And do you need help in crafting a slogan? Slogan Generator can help.

Finally, there's the guy who spoofs advertising slogans with his comical spinoffs. His name is Clif Dickens, and you can find samples of his work here. I share a few favorites:

Starbucks: "We serve you decaf if you're rude."
Old Spice: "Smell like Grandpa."
Yellow Pages: "Here, you throw this away."
Lego: "The bane of your foot's existence."
MacDonald's: "Because you only have $4."
...and one with particular relevance to our family history:
Monopoly: "A great way to ruin friendships."

Explore slogans. You might just find--or write--the perfect one for you!

Saturday, August 8, 2015

History From A Redwood's POV

photo courtesy

"What a story a redwood stump could tell, with its 2000 rings of annual growth. One of the outermost rings carries us back to the landing of the Pilgrims. Count back from there: 1600, 1500, 1400, 1100--you are still only at the First Crusade. Keep on counting, year by year. Your eyes will be sore and strained before you get back to the year when Alaric was sacking a fallen humbled Rome. And yet this proud, this lusty American tree was already a strong young giant. When it was a sapling the Chinese were inventing paper. When it was a hopeful shoot, Pompeii, the pride of pagan pleasure cities, was buried under the ashes of Vesuvius. As the seed sprouted, Christ was born in Bethlehem." --Donald Culross Peattie, Trees

Not a botanist nor a naturalist, still I'm fascinated by trees. A sycamore plays prominently in my first children's historical novel. Thus I was fascinated by this author's take on the redwood tree. Donald Culross Peattie's way of describing a tree that can live as much as 2000 years and tower to the height of a 35-story skyscraper (source) makes the subject a whole lot more interesting than just posting a list of facts. What a way to capture a reader's imagination and set an inviting stage for more exploration!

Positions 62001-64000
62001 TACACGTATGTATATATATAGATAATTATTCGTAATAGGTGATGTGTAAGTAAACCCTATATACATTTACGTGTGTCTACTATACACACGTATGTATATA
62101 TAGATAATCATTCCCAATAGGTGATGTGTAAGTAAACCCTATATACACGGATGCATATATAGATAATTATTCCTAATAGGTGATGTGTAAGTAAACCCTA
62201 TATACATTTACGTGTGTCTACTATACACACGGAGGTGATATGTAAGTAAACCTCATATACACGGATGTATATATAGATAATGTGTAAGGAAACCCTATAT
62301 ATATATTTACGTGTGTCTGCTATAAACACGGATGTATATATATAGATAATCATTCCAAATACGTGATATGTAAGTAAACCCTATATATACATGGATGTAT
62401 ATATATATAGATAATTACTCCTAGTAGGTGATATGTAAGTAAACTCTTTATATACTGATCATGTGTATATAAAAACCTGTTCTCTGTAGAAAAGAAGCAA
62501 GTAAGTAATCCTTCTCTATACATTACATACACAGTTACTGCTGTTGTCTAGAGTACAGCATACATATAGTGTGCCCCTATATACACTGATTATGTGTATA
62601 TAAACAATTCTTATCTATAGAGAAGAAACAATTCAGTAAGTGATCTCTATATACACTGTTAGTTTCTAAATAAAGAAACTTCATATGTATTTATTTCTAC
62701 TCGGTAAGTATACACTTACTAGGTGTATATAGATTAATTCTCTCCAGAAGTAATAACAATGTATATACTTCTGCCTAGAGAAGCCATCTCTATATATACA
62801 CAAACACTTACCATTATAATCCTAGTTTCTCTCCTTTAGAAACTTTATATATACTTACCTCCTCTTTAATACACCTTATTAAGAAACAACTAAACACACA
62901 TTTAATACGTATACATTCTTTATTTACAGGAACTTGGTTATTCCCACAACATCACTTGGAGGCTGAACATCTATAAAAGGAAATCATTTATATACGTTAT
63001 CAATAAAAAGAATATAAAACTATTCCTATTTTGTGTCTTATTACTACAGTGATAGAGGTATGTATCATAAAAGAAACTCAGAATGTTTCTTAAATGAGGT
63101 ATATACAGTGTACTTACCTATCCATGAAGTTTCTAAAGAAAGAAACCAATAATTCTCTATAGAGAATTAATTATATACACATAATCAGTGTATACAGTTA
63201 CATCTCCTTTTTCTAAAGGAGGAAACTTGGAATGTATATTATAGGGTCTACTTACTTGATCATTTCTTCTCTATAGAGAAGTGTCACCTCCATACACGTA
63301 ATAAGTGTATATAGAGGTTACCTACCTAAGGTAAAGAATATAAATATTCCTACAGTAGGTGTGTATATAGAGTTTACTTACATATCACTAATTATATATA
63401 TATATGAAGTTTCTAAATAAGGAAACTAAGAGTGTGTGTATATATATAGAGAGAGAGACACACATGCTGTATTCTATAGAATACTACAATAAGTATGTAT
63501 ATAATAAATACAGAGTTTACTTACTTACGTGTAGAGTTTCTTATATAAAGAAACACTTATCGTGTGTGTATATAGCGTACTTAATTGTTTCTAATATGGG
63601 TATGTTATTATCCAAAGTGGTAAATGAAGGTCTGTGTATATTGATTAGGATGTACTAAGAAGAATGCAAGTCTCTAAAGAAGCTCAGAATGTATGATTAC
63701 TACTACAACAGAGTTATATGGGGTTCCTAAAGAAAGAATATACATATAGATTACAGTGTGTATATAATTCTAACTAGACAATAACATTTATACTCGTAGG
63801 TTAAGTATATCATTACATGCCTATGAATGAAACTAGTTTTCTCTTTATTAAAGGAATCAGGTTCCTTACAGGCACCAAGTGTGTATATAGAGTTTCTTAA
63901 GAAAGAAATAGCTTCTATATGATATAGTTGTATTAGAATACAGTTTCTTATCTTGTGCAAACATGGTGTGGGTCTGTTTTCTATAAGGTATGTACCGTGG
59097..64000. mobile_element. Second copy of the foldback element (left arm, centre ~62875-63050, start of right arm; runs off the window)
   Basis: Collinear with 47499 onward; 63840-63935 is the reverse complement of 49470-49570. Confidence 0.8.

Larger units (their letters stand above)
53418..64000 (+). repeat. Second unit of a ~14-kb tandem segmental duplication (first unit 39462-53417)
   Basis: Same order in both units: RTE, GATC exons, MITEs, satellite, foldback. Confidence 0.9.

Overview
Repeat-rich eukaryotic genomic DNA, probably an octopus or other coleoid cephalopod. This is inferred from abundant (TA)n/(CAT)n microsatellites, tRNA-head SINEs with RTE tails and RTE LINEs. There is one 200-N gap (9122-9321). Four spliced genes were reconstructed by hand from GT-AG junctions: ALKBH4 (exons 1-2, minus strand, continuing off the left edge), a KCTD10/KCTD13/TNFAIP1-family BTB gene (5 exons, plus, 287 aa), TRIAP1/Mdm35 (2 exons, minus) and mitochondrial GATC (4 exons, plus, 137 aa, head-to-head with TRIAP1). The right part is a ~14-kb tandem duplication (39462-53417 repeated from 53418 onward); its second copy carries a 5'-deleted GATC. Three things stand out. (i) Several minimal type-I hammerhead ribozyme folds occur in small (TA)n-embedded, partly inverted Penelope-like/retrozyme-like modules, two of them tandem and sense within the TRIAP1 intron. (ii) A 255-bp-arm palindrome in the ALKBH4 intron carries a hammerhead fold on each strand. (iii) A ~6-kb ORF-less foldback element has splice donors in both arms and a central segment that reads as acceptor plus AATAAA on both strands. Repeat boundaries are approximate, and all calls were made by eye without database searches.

One thing leads to another. A quote to an image. A bit of trivia to a person and his history. Turns out Peattie, with whom I was not familiar before coming across this quote, was one of the most influential American nature writers of the 20th century (1898-1964). His love of nature was triggered, they say, from his boyhood growing up in the Smoky Mountains of North Carolina. He went on to write more than twenty fiction and nonfiction books.

Though privileged to travel to California a number of times, I've never visited the state's famous redwood trees--but thanks to Peattie's writings I can at least "see" them more vividly now in my head. And since two of Peattie's books on trees have been compiled into one volume, A Natural History of North American Trees, I have the promise of more adventures into the world of trees when my copy, which I've ordered, arrives. I can't wait to read more of his work.

(Though I must admit that a real-life, up-close-and-personal visit would get my vote for really seeing the redwoods!)

Writers. Books. Imagination. Taking us places we might not otherwise visit. The words of Donald Culross Peattie, and the promise of his books, captured my imagination this week. What author or book has captured yours lately?